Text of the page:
Wayne Simpson

Doctor of Philosophy
Study Completed: 2017
College of Sciences


Thesis Title
Hordeeae Epichloe endophytes and the formation of synthetic symbioses with cereal grasses

Read article at Massey Research Online: MRO icon

Epichloë fungi live in symbiosis with grass plants and benefit their hosts through increased resistance to a wide range of stresses, including drought and insect damage. Whilst Epichloë are present in many wild grass species they are conspicuously absent from domesticated species, including important staple cereals such as wheat, barley and rye. Mr Simpson's research examined the possibility of infecting modern cereals with Epichloë using a diverse range of Epichloë strains collected in China. Inoculation studies demonstrated for the first time that domesticated cereals could be successfully infected with cultured Epichloë, with symbiosis outcomes ranging from fully compatible through to incompatible. Additionally, Mr Simpson showed that the genetics of the Epichloë and the host cereal underpins this compatibility and that Epichloë strain selection combined with host breeding could significantly improve the outcome of modern cereal-Epichloë associations.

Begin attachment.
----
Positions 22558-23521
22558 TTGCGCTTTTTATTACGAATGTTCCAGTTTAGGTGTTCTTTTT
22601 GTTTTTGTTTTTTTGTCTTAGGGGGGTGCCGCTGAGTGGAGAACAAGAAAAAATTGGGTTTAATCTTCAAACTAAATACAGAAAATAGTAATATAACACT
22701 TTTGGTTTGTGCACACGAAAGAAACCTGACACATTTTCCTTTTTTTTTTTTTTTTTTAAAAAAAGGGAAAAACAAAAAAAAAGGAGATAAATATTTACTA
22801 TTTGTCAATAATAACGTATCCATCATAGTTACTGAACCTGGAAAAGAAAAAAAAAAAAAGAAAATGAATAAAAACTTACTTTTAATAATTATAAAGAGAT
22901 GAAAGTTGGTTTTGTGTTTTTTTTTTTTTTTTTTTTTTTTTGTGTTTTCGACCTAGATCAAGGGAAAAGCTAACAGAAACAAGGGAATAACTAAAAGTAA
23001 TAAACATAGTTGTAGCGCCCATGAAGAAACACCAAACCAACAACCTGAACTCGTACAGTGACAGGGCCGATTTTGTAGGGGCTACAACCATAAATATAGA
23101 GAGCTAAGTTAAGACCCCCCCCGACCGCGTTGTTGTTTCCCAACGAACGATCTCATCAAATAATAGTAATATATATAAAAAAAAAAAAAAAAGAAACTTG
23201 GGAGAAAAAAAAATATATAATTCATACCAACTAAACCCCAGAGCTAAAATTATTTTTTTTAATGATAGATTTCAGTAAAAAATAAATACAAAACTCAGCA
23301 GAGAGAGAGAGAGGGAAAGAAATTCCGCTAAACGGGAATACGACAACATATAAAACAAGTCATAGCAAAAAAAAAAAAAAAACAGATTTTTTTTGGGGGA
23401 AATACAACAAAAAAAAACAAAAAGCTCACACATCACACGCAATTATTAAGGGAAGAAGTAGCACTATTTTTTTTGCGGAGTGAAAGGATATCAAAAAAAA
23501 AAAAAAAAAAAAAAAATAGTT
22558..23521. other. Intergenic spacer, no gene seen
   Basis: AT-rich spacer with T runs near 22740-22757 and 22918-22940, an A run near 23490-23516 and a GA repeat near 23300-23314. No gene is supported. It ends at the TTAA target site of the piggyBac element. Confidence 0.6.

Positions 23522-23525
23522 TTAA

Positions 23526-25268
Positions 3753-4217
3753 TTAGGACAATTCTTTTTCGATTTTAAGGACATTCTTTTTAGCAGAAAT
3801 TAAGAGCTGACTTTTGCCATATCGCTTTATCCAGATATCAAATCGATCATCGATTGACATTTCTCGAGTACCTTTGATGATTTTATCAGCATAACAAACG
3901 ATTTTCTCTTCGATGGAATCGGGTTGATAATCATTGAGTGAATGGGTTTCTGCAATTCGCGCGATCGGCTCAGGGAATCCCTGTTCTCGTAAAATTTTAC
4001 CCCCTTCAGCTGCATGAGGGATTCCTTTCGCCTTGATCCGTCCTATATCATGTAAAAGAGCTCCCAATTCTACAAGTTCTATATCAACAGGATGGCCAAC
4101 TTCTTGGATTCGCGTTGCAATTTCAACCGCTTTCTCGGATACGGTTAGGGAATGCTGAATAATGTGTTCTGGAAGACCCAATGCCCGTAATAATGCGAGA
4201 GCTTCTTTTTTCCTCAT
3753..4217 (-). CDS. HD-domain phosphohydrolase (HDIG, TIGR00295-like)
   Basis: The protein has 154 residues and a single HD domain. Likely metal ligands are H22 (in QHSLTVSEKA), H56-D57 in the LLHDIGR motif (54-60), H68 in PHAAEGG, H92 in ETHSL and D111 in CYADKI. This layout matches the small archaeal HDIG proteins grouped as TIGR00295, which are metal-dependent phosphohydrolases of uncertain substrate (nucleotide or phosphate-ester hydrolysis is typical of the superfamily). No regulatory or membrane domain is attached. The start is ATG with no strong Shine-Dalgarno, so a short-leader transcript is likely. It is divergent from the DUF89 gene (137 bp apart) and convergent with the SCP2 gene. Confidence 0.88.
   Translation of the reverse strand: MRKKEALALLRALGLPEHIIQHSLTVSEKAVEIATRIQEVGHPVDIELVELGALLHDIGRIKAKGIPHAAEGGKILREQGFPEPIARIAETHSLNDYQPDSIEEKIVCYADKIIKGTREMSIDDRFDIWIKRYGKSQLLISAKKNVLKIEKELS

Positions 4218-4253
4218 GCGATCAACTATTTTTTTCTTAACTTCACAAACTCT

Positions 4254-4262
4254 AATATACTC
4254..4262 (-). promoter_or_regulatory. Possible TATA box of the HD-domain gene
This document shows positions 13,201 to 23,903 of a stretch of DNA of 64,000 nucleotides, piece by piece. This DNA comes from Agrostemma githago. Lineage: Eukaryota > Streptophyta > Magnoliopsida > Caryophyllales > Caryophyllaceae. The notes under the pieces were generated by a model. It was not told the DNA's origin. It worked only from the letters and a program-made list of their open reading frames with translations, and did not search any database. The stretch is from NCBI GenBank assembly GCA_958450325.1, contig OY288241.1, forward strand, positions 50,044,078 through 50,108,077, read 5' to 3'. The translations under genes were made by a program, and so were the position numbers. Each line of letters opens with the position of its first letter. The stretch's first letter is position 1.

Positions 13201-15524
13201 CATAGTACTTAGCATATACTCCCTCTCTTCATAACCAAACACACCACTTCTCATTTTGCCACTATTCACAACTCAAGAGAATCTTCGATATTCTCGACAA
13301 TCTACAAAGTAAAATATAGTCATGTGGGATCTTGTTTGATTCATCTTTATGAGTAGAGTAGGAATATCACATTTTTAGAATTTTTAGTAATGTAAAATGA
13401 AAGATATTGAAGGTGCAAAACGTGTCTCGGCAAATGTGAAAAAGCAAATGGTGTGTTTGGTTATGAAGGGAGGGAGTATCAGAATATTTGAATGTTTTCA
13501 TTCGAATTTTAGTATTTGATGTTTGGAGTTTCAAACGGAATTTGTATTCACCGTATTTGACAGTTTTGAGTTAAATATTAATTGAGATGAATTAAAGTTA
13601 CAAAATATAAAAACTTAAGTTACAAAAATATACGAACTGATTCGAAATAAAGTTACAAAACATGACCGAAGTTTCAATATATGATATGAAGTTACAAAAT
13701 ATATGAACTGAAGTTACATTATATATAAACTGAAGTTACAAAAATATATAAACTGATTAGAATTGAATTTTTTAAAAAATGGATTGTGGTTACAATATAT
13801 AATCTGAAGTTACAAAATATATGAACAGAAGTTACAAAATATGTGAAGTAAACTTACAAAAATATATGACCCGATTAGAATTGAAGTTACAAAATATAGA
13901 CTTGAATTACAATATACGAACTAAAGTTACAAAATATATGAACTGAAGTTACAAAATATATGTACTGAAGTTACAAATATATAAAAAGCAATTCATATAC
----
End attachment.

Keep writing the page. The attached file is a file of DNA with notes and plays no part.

Associate Professor James Millner
Dr Richard Johnson
Professor Warren Williams